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Pronunciation of Wet: Learn how to pronounce Wet in English correctly

Learn how to say Wet correctly in English with this tutorial pronunciation video.

Oxford dictionary definition of the word wet:

adjective (wetter, wettest)
1covered or saturated with water or another liquid:
she followed, slipping on the wet rock
(of the weather) rainy:
a wet, windy evening
(of paint, ink, plaster, or a similar substance) not yet having dried or hardened:
the waterproofer can easily be washed off while it is still wet
(of a baby or young child) having urinated in its nappy or underwear:
the baby was wet and needed changing
involving the use of water or liquid:
wet methods of photography
Nautical (of a ship) liable to take in water over her bows or sides.
2British informal showing a lack of forcefulness or strength of character; feeble:
they thought the cadets were a bit wet
Conservative with liberal tendencies, especially as regarded by right-wing Conservatives:
they came across as the most liberal or wet members of the government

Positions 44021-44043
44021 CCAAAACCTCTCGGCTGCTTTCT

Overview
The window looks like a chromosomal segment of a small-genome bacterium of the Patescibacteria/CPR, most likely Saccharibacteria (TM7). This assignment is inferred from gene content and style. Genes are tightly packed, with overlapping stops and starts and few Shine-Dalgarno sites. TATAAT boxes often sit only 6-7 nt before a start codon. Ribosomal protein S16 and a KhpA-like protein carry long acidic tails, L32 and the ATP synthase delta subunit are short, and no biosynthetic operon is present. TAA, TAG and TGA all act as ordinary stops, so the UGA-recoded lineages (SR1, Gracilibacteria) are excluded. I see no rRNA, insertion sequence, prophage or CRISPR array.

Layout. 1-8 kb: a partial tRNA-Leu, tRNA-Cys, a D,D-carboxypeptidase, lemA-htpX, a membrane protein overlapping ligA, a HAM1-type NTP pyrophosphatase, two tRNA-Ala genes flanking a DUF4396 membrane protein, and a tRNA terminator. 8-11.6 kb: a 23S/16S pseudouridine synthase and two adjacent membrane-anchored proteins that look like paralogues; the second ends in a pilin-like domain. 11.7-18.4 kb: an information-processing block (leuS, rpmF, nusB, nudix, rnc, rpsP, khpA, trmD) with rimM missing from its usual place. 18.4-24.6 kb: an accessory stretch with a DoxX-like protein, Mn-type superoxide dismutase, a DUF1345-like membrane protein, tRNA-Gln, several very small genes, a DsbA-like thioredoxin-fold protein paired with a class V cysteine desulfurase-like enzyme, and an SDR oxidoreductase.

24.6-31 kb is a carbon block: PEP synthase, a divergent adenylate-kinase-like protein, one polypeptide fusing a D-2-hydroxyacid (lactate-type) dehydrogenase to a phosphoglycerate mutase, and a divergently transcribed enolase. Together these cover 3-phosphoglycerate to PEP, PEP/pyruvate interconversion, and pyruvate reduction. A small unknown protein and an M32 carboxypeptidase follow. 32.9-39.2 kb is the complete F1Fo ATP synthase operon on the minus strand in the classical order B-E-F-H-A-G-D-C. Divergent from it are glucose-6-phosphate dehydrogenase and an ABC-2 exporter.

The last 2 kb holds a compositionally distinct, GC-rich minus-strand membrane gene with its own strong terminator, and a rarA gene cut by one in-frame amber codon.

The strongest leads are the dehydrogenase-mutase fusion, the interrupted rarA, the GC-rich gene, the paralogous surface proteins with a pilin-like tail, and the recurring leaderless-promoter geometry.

3 informal (of a country or region or of its legislation) allowing the free sale of alcoholic drink.
(of a person) addicted to or drinking alcohol:
our programme depends on our willingness to help other alcoholics, both wet and dry
verb (wets, wetting; past and past participle wet or wetted)
[with object]
cover or touch with liquid; moisten:
he wetted a finger and flicked through the pages
(as noun wetting)
it was a velvet cap, and a wetting would ruin it
(especially of a baby or young child) urinate in or on:
while dreaming the child wet the bed
(wet oneself) urinate involuntarily:
she was going to wet herself from fear
dialect infuse (tea) by pouring on boiling water:
she said she’d wet the tea immediately because they must be parched
noun
1 [mass noun] liquid that makes something damp:
I could feel the wet of his tears
(the wet) rainy weather:
the race was held in the wet
[count noun] British informal a drink:
I took a wet from my bottle
2British informal a person lacking forcefulness or strength of character:
there are sorts who look like gangsters and sorts who look like wets
a Conservative with liberal tendencies:
the wets favoured a change in economic policy
3US a person opposed to the prohibition of alcohol.
Phrases

all wet

North American completely wrong:
I may be all wet on this point
wet the baby’s head

British informal celebrate a baby’s birth with a drink, typically an alcoholic one.
wet behind the ears

informal lacking experience; immature:
he’s a nice young fellow but a bit wet behind the ears
wet through (or to the skin)

with one’s clothes soaked; completely drenched:
she was wet through and felt cold
wet one’s whistle

informal have a drink:
they meet ostensibly to discuss politics, but also to wet their whistles with brandy and soda
Derivatives

wetly

adverb
wetness

noun
wettable

adjective
wettish

adjective
Origin:

Old English wǣt (adjective and noun), wǣtan (verb); related to water